Back in January, Ted Cruz made one of the most boneheaded moves of the entire Republican presidential race. And yes, that includes every chunk in Donald Trump’s seemingly endless stream of projectile word-vomit.
Speaking to right-wing talk radio host and human colostomy bag Howie Carr, Cruz derisively said Donald Trump “comes from New York and embodies New York values.”
Usually when phrases like “New York values” or “East Coast elitists” are deployed by a conservative politician, it’s meant to indict people who live in cities and recognize climate change and support gay marriage, among other crimes of intelligence and toleration.
Naturally, Trump possesses neither of these qualities to any noticeable extent; hence his status as the Republican frontrunner. Thus, when Cruz declared that Trump has “New York values,” the senator from Calgary was actually — albeit unwittingly — giving him too much credit.
It’s hard to imagine that in January New York’s delegates were factoring at all in Cruz’s plan for a path to the nomination. But then a funny thing happened. He lost South Carolina and a slew of other contests to Trump in the South and Midwest where bashing “New York values” is typically a hit with conservative chum-gobblers.
Now trailing in delegates with the New York primary just two weeks away, Cruz is desperately trying to grab any delegates he can get. New York isn’t a winner-take-all state, but it requires a candidate to receive at least 20% of the vote to get any delegates at all. And that’s bad news for Cruz, whose polling average is just 19% in the Empire State. And if neither Cruz nor jalopy John Kasich can crack 20%, Trump will get all 95 delegates at stake.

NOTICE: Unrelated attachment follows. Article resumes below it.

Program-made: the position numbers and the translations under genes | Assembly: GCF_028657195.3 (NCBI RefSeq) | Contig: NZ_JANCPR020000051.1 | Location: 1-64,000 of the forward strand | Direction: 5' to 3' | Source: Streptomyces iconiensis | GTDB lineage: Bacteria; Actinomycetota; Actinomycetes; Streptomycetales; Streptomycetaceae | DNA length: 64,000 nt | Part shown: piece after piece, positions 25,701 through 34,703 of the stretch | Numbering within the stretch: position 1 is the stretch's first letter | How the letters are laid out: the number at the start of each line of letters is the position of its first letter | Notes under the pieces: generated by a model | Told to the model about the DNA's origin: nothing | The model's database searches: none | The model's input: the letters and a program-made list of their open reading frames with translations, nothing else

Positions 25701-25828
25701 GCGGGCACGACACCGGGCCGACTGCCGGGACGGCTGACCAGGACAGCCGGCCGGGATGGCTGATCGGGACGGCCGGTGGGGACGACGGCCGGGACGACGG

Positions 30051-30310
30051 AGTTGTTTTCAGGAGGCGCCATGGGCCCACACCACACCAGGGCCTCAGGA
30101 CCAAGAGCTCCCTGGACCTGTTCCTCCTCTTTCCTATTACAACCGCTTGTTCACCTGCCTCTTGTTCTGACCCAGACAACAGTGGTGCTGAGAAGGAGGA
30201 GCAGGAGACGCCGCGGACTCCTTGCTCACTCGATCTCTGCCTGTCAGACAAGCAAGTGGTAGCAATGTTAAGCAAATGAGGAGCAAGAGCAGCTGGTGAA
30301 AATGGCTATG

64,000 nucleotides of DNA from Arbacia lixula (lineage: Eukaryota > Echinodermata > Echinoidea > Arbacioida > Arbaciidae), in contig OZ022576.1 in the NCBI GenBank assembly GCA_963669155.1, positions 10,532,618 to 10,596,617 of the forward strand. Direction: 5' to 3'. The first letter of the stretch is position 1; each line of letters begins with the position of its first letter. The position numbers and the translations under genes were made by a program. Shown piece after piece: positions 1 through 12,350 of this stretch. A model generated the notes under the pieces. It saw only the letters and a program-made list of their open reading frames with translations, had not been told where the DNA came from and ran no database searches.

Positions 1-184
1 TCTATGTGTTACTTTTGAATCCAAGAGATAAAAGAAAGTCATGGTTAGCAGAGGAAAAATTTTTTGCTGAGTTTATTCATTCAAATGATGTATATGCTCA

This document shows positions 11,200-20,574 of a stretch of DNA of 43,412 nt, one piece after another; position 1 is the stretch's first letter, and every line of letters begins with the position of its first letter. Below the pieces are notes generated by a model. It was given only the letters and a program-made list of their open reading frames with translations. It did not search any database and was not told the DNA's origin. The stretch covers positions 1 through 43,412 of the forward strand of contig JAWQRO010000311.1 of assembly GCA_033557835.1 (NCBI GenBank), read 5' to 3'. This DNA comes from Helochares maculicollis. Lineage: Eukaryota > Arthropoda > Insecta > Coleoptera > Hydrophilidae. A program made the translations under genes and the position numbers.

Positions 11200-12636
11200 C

It’s this desperation that yielded a wonderful little scene starring Cruz in the Bronx on Wednesday. For some unfathomable reason, he seemed to think he would be welcomed as someone other than the guy who said what he said about New York, and also as someone other than the guy who channeled Trump by promising to deport all undocumented immigrants in the country.
So you can understand why a campaign stop — which to remind, is an appearance that’s supposed to win over voters — in New York City, specifically the Bronx of all places, might not exactly be the area that puts him over that 20% threshold. Here we see Cruz en route to an event arranged by state senator who’s also a conservative Christian minister. Seventy clergy members attended but only a dozen voters. And two of those were protesters:
As one of the protesters put it, “You’re running on an anti-immigrant platform, and you’re speaking in the Bronx. You should not be here.”
That wasn’t the only indignity Cruz endured in the Bronx on Wednesday. As part of his visit, he was supposed to stop at a charter school to tout vouchers and school choice, erstwhile staples of the GOP’s public education platform. After students got wind of the visit they threatened to walk out of school, prompting the school to withdraw its invitation.
Ted Cruz is going to be spending some time in New York over the next couple of weeks and no doubt he hasn’t seen the last of this stuff. And when he leaves here, hopefully it’s with nothing but an earful from some of the city’s most outspoken denizens.